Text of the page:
V12 engines reached their apogee during World War II. Fighters and bombers used V12 engines such as the British Rolls-Royce Merlin and Griffon, the Soviet Klimov VK-107 and Mikulin AM-38, the American Allison V-1710, or the German Daimler-Benz DB 600 series and Junkers Jumo. These engines generated about 1,000 hp (750 kW) at the beginning of the war and above 1,500 hp (1,100 kW) at their ultimate evolution stage. The German DB 605DC engine reached 2,000 hp (1,500 kW) with methanol/water injection called MW 50-equipment. In contrast to most Allied V12s, the engines built in Germany by Daimler-Benz, Junkers-Jumo, and Argus (As 410 and As 411) were primarily inverted, which had the advantages of lower centers of gravity and improved visibility for single-engined designs. Only the pre-war origin BMW VI V12 of Germany was an "upright" engine. The United States had the experimental Continental IV-1430 inverted V12 engine under development, with a higher power-to-weight ratio than any of the initial versions of the German WW II inverted V12s, but was never developed to production status, with only 23 examples of the Continental inverted V12 ever being built. The only American-design inverted V12 engine of any type to see even limited service in World War II was the air-cooled Ranger V-770, which found use in stateside-based training aircraft like the Fairchild AT-21 Gunner twin-engined "advanced" trainer.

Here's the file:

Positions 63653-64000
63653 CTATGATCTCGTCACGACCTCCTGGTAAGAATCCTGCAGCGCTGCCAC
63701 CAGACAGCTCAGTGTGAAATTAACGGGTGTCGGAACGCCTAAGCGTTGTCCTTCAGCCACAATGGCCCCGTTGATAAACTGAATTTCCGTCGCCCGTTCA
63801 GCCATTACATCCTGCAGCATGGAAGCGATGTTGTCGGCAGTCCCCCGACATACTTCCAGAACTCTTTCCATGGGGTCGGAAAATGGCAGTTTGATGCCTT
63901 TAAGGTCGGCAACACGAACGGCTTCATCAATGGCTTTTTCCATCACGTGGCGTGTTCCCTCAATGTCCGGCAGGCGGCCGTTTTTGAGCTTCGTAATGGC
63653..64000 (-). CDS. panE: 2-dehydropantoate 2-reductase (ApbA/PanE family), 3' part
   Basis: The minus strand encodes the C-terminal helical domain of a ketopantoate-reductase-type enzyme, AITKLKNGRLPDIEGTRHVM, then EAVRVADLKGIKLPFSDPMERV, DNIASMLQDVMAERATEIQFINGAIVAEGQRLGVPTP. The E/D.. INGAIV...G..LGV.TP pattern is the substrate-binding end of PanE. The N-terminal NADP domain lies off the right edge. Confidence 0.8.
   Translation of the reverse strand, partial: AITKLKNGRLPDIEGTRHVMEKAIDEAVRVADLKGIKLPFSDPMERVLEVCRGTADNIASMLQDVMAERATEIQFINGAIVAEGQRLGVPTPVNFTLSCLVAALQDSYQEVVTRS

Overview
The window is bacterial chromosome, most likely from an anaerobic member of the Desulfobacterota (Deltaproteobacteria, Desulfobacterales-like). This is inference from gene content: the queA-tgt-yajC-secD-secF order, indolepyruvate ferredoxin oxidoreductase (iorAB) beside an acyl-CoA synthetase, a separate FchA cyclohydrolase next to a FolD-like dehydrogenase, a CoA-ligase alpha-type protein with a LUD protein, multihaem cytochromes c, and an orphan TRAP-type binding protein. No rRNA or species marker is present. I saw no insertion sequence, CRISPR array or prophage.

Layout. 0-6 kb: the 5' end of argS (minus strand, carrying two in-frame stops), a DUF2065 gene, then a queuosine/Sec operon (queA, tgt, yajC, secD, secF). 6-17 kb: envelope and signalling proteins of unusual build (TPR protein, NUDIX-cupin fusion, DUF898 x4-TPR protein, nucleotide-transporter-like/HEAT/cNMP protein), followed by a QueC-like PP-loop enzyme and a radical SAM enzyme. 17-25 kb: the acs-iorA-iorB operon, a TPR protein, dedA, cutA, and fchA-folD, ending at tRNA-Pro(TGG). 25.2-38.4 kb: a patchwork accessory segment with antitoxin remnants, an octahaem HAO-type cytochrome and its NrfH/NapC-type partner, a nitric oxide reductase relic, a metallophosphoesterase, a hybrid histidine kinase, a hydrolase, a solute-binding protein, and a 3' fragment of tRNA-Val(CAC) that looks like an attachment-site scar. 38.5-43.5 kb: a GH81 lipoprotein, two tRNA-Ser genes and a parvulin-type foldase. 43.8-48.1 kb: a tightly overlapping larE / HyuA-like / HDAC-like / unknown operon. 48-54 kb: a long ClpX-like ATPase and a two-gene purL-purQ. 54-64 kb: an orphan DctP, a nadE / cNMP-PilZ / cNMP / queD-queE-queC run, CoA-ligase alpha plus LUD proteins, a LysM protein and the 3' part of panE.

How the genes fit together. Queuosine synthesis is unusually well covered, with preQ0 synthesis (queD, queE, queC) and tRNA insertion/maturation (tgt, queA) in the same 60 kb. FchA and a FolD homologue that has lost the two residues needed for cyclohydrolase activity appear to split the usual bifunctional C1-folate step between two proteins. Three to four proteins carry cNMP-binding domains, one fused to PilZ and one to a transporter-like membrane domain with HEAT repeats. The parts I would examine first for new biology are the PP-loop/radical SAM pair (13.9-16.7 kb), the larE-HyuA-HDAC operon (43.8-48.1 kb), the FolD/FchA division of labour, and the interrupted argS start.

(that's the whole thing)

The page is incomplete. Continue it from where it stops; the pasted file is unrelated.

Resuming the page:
The Rolls-Royce Merlin V12 powered the Hawker Hurricane and Supermarine Spitfire fighters that played a vital role in Britain's victory in the Battle of Britain. The long, narrow configuration of the V12 contributed to good aerodynamics, while its smoothness allowed its use with relatively light and fragile airframes. The Merlin was also used in the Avro Lancaster and de Havilland Mosquito bombers. In the United States the Packard Motor company was licensed by Rolls-Royce to produce the Merlin as the Packard V-1650 for use in the North American P-51 Mustang. It was also incorporated into some models of the Curtiss P-40, specifically the P-40F and P-40L. Packard Merlins powered Canadian-built Hurricane, Lancaster, and Mosquito aircraft, as well as the UK-built Spitfire Mark XVI, which was otherwise the same as the Mark IX with its British-built Merlin.
The Allison V-1710 was the only indigenous U.S.-developed V12 liquid-cooled engine to see service during World War II. A sturdy design, it lacked an advanced mechanical supercharger until 1943. Although versions with a turbosupercharger provided excellent performance at high altitude in the Lockheed P-38 Lightning, the turbosupercharger and its ductwork were too bulky to fit into typical single-engine fighters. While a good performer at low altitudes, without adequate supercharging, the Allison's high-altitude performance was lacking.